Installation view of THE PLAY’s Voyage: Happening in an Egg, 1968, documentary photography prints and drawings, dimensions variable, at “Emerald City,” chi art space, Hong Kong, 2018. Courtesy the artists.
Installation view of THE PLAY’s Voyage: Happening in an Egg, 1968, documentary photography prints and drawings, dimensions variable, at “Emerald City,” chi art space, Hong Kong, 2018. Courtesy the artists.
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ASHLEY BICKERTON, Seascape: Floating Ocean Chunk No.1, 2017, resin, fiberglass, oil paint, enamel, aluminum and plywood, 144.8 × 188 × 53.3 cm. Courtesy the artist and Lehmann Maupin, New York/Hong Kong/Seoul. 

Continuing with the theme of the sea, Bali-based Ashley Bickerton’s Seascape: Floating Ocean Chunk No. 1 (2017) references the act of sending out a message in a bottle. However, unlike the work by The Play, Bickerton’s sculpture seems to suggest that nature is the one deploying signals for help. Sandwiched between two metal tubes, capped on both ends with fluorescent orange paint, is a spotted turquoise plane, which resembles a section of the sea—it is as if the patch of water has been attached to a flotation and self-preservation device. On the other hand, the cylinders are both emblazoned with the word “Susie” in the center. “Susie” is a brand name Bickerton invented, and by slapping it onto his work, he reduces his own agency to that of a corporate body, commenting on the commodification of art, and the enduring fetishism that surrounds objects, which continues to plague our world and fill our oceans with extraneities.

Alice Wang, a young Chinese artist based in Los Angeles, is also inspired by the sea, or what came out of it. In Wang’s work, Untitled (2016), a group of 300-million-year-old crinoid fossils are gilded in 24-carat gold. The artist intended to create a new substance with the fossils, which are marine animals considered to be the oldest living species on earth, and gold, which forms naturally. However, the effect is underwhelming—the combination of the two naturally occurring resources did little to transform understandings of either.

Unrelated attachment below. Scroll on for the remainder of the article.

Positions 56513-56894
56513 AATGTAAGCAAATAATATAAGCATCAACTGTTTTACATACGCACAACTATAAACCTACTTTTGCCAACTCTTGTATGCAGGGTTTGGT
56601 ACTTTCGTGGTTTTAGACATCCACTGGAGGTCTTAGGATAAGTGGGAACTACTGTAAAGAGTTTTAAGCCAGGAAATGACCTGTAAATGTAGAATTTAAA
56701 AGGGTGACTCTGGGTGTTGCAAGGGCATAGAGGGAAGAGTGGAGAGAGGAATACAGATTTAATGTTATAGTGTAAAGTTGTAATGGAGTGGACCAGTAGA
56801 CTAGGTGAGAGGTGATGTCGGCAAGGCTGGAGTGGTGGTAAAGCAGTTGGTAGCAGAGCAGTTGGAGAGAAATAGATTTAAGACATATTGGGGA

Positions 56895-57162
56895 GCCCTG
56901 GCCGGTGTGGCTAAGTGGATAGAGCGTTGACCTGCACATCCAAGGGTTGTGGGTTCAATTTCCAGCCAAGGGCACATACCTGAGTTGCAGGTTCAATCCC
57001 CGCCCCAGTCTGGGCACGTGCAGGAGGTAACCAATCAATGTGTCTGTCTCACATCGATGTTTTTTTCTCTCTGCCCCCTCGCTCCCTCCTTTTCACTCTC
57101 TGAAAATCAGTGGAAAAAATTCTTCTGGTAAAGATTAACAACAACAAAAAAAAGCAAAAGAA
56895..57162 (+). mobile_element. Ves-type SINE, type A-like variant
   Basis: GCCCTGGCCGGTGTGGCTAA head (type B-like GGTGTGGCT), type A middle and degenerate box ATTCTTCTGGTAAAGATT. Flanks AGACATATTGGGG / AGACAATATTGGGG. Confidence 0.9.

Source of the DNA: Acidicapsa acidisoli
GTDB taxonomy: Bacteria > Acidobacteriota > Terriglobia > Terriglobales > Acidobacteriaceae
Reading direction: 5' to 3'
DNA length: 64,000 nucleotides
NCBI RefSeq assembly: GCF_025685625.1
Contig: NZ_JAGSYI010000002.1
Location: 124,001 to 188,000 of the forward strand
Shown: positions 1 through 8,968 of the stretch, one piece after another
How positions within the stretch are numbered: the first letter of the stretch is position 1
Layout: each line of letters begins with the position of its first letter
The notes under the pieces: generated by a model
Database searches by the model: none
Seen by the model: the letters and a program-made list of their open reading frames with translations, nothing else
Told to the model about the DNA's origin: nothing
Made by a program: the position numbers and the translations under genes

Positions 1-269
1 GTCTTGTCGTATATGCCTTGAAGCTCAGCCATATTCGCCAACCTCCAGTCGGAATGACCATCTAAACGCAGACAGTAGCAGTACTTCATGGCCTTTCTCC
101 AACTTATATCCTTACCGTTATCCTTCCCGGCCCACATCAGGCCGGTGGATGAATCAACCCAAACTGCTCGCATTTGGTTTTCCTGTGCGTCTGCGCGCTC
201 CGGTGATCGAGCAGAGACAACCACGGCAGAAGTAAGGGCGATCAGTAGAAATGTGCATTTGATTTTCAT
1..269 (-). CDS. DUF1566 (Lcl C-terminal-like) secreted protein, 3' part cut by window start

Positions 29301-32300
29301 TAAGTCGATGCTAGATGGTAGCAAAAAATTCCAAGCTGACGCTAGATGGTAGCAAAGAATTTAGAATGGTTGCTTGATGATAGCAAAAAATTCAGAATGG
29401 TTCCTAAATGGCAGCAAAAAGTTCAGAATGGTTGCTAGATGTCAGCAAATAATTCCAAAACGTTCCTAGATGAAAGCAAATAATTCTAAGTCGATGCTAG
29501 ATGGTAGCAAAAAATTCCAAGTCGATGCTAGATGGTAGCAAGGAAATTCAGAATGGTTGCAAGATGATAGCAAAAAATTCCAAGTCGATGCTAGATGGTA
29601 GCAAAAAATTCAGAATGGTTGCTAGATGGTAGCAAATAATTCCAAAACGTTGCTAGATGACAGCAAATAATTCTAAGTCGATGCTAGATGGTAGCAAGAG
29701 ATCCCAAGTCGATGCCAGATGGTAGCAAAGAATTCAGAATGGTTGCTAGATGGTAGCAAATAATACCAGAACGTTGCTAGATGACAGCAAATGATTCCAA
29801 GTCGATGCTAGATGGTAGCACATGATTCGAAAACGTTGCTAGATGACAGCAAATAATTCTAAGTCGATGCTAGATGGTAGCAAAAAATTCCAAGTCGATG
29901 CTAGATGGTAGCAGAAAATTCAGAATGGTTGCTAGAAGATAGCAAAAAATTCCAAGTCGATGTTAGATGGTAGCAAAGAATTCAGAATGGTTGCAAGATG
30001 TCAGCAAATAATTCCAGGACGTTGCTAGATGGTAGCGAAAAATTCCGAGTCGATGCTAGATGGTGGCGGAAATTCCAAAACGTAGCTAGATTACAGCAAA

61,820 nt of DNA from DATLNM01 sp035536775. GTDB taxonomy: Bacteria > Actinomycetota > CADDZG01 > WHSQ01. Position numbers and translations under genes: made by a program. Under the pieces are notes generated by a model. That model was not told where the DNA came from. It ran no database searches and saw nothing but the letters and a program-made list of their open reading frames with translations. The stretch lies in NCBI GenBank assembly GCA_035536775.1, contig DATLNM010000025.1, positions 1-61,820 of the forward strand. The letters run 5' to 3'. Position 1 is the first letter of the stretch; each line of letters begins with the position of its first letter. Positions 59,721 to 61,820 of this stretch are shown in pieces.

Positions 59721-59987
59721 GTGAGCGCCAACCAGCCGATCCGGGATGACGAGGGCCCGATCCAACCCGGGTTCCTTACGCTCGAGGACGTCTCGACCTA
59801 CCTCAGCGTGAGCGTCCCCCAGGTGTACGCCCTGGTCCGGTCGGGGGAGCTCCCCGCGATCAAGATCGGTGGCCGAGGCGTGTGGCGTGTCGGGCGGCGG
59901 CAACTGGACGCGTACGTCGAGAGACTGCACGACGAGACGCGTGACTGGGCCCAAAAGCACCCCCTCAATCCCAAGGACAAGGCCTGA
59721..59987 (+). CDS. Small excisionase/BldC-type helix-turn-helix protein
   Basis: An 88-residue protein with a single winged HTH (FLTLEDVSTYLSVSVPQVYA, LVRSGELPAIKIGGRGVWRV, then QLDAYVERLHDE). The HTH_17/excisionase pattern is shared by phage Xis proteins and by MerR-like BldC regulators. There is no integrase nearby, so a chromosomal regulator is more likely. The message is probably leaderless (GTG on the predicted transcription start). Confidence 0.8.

While at moments the exhibition was too expansive to offer congruent arguments or perspectives, “Emerald City” accomplished what it promised by presenting a myriad of engaging artworks that speak of humanity’s relationship with earth and the value systems that we have constructed for ourselves.

ALICE WANG, Untitled, 2016, 24K gold gilded on crinoid fossils, dimensions variable. Courtesy the artist and Capsule Shanghai. 

Kayo Chang Black is an editorial intern of ArtAsiaPacific.

Emerald City” was on view at K11 Art Foundation’s pop-up space in Cosco Tower, Hong Kong, from March 28 to April 22, and is at chi art space, Hong Kong, until May 31.